Baptismal name, the Christian name, which is given at baptism.

(Bap*tis"mal*ly), adv. In a baptismal manner.

(Bap"tist) n. [L. baptista, G. ]

1. One who administers baptism; — specifically applied to John, the forerunner of Christ. Milton.

2. One of a denomination of Christians who deny the validity of infant baptism and of sprinkling, and maintain that baptism should be administered to believers alone, and should be by immersion. See Anabaptist.

In doctrine the Baptists of this country [the United States] are Calvinistic, but with much freedom and moderation. Amer. Cyc.

Freewill Baptists, a sect of Baptists who are Arminian in doctrine, and practice open communion. Seventh- day Baptists, a sect of Baptists who keep the seventh day of the week, or Saturday, as the Sabbath. See Sabbatarian. The Dunkers and Campbellites are also Baptists.

(Bap"tis*ter*y Bap"tis*try) n.; pl. Baptisteries -tries [L. baptisterium, Gr. : cf. F. baptistère.] (Arch.) (a) In early times, a separate building, usually polygonal, used for baptismal services. Small churches were often changed into baptisteries when larger churches were built near. (b) A part of a church containing a font and used for baptismal services.

(Bap*tis"tic) a. ]—> Of or for baptism; baptismal.

(Bap*tis"tic*al) a. Baptistic. [R.]

(Bap*tiz"a*ble) a. Capable of being baptized; fit to be baptized. Baxter.

(Bant"ling) n. [Prob. for bandling, from band, and meaning a child wrapped in swaddling bands; or cf. G. bäntling a bastard, fr. bank bench. Cf. Bastard, n.] A young or small child; an infant. [Slightly contemptuous or depreciatory.]

In what out of the way corners genius produces her bantlings.
W. Irving.

(Banx"ring) n. (Zoöl.) An East Indian insectivorous mammal of the genus Tupaia.

(Ban"yan) n. [See Banian.] (Bot.) A tree of the same genus as the common fig, and called the Indian fig whose branches send shoots to the ground, which take root and become additional trunks, until it may be the tree covers some acres of ground and is able to shelter thousands of men.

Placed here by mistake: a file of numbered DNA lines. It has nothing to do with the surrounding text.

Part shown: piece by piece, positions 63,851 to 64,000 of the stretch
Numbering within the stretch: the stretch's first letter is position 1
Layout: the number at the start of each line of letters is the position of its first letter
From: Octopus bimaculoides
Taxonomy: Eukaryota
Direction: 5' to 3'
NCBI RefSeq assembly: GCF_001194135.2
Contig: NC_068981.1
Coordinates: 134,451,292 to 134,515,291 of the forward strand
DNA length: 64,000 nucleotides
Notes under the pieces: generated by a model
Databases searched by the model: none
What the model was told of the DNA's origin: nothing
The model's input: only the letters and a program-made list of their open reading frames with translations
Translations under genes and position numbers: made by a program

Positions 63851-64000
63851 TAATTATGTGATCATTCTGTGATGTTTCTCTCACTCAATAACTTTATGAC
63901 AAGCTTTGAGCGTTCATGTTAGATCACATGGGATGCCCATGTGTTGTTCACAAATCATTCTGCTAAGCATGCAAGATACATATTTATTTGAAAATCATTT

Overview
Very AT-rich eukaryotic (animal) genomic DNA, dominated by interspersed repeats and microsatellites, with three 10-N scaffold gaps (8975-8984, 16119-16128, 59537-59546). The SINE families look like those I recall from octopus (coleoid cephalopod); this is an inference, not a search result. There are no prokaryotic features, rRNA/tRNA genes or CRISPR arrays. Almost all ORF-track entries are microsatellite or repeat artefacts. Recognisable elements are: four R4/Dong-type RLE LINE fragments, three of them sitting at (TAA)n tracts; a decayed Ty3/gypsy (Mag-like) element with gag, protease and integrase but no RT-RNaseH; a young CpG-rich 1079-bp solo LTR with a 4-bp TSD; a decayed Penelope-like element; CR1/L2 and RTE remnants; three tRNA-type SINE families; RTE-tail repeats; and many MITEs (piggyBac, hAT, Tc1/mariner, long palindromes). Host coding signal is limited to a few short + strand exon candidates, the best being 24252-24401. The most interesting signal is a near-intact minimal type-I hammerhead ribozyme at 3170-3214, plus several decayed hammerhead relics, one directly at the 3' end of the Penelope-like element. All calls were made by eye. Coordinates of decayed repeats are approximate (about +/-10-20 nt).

(Ba"o*bab) n. [The native name.] (Bot.) A gigantic African tree also naturalized in India. See Adansonia.

(Baph"o*met) n. [A corruption of Mahomet or Mohammed, the Arabian prophet: cf. Pr. Bafomet, OSp. Mafomat, OPg. Mafameda.] An idol or symbolical figure which the Templars were accused of using in their mysterious rites.

(Bap"tism) n. [OE. baptim, baptem, OE. baptesme, batisme, F. baptême, L. baptisma, fr. Gr. , fr. to baptize, fr. to dip in water, akin to deep, Skr. gah to dip, bathe, v. i.] The act of baptizing; the application of water to a person, as a sacrament or religious ceremony, by which he is initiated into the visible church of Christ. This is performed by immersion, sprinkling, or pouring.

(Bap*tis"mal) a. [Cf. F. baptismal.] Pertaining to baptism; as, baptismal vows.

  By PanEris using Melati.

Previous chapter/page Back Home Email this Search Discuss Bookmark Next chapter/page
Copyright: All texts on Bibliomania are © Ltd, and may not be reproduced in any form without our written permission. See our FAQ for more details.